Density Viscosity Differences

Wastes having different densities or viscosities (tendency to resist internal flow) than the injection zone fluids will tend to concentrate in the upper (lower density/viscosity) or lower (higher density/ viscosity) portions of the injection zone. Frind62 and Larkin and Clark63 examined the basic requirements for the mathematical simulation of density-dependent transport in groundwater. Miller and colleagues64 described a density-driven flow model designed specifically for evaluating the potential for upward migration of deep-well-injected wastes.

Expected response to a step change in concentration, C

Expected response to a step change in concentration, C

0

Time relative to mean residence time of water, t/tw

'water

FIGURE 20.3 Effects of dispersion, adsorption, and biodegradation on the time change in concentration of an organic compound in an aquifer observation well. (From U.S. EPA, Assessing the Geochemical Fate of Deep-Well-Injected Hazardous Waste: A Reference Guide, EPA/625/6-89/025a, U.S. EPA, Cincinnati, OH, June 1990.)

Time relative to mean residence time of water, t/tw

'water

FIGURE 20.3 Effects of dispersion, adsorption, and biodegradation on the time change in concentration of an organic compound in an aquifer observation well. (From U.S. EPA, Assessing the Geochemical Fate of Deep-Well-Injected Hazardous Waste: A Reference Guide, EPA/625/6-89/025a, U.S. EPA, Cincinnati, OH, June 1990.)

20.3.5 Interaction of Partition, Transformation, and Transport Processes

The actual movement of a specific deep-well-injected hazardous substance depends on the types of processes that act on the waste and on the ways in which different processes interact. Figure 20.3 shows the expected change in concentration over time of a deep-well-injected organic compound in an observation well at an unspecified distance from the original point of injection.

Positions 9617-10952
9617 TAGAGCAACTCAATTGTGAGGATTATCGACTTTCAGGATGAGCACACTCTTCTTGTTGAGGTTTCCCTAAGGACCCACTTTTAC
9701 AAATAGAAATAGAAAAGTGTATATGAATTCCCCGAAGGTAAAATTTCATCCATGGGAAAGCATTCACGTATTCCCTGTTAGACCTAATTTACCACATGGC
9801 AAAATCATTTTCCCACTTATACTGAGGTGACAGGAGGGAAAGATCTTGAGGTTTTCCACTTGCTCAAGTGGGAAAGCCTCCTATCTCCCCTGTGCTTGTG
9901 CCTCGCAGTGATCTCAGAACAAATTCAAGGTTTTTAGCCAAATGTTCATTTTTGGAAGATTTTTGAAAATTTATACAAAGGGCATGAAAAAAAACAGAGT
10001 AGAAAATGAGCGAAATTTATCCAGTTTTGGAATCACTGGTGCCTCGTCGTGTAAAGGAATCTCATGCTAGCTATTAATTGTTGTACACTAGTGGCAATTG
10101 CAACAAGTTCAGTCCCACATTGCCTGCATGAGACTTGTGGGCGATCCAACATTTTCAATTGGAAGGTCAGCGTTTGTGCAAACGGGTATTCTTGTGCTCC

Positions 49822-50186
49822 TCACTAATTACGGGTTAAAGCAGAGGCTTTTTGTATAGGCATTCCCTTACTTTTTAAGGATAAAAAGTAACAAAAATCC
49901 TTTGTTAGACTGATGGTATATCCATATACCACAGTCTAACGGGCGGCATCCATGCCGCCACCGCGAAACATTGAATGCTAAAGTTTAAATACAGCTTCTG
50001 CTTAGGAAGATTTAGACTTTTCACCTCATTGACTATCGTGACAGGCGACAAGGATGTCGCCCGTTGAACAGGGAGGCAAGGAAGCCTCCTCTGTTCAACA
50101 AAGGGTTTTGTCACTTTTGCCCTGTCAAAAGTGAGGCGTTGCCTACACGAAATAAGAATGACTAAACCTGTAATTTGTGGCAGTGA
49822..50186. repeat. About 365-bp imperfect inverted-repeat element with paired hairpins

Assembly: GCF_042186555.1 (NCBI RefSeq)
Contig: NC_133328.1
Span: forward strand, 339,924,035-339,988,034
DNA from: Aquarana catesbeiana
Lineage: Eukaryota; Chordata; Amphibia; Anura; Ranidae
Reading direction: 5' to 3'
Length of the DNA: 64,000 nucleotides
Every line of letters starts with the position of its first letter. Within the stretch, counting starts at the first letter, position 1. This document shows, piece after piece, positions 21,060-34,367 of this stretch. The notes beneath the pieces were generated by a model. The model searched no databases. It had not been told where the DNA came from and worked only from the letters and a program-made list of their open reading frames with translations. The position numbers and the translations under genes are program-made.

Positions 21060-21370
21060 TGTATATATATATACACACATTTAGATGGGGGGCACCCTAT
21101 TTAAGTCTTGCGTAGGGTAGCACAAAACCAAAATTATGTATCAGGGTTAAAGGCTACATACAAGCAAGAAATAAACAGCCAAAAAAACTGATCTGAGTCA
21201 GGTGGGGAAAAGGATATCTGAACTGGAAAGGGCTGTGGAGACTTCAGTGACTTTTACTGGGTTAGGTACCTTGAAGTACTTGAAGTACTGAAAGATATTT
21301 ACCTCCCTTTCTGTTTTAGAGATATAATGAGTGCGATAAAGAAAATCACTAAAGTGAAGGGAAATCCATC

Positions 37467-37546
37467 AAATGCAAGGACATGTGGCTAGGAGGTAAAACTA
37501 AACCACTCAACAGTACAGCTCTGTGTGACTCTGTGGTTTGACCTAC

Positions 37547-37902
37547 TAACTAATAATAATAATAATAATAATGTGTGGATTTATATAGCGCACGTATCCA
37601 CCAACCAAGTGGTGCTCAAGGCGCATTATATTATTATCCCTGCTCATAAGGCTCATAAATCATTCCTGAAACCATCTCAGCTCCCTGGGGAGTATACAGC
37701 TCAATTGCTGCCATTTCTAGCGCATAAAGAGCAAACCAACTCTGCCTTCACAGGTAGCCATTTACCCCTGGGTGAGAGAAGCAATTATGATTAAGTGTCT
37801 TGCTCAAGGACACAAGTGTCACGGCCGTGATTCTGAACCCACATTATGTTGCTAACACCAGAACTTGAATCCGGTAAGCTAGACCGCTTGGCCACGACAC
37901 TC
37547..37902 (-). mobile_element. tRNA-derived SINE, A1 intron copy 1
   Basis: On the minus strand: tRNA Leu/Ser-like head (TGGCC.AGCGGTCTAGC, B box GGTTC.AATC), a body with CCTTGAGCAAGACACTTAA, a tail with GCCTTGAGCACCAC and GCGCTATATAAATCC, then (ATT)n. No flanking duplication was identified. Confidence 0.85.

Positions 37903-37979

With only dispersion operating, low concentrations are observed before the arrival of a fluid exhibiting ideal plug flow, but dispersion also serves to delay the time it takes for 100% of the initial concentration to be observed. Adsorption combined with dispersion delays the arrival of the compound, and eventually the contaminant will reach full concentration when adsorption capacity is reached. When biodegradation occurs, initial concentrations might well be governed by dispersion alone, until sufficient time has passed for an acclimated bacterial population to establish itself and become large enough to change the organic concentration significantly. If this occurs, the concentration would decrease and level out at some minimum value. When adsorption acts with biodegradation, the arrival of the contaminant is delayed, as with adsorption alone; then the concentration of the contaminant rises to a maximum level below that of the original concentration and declines as biodegradation becomes active.

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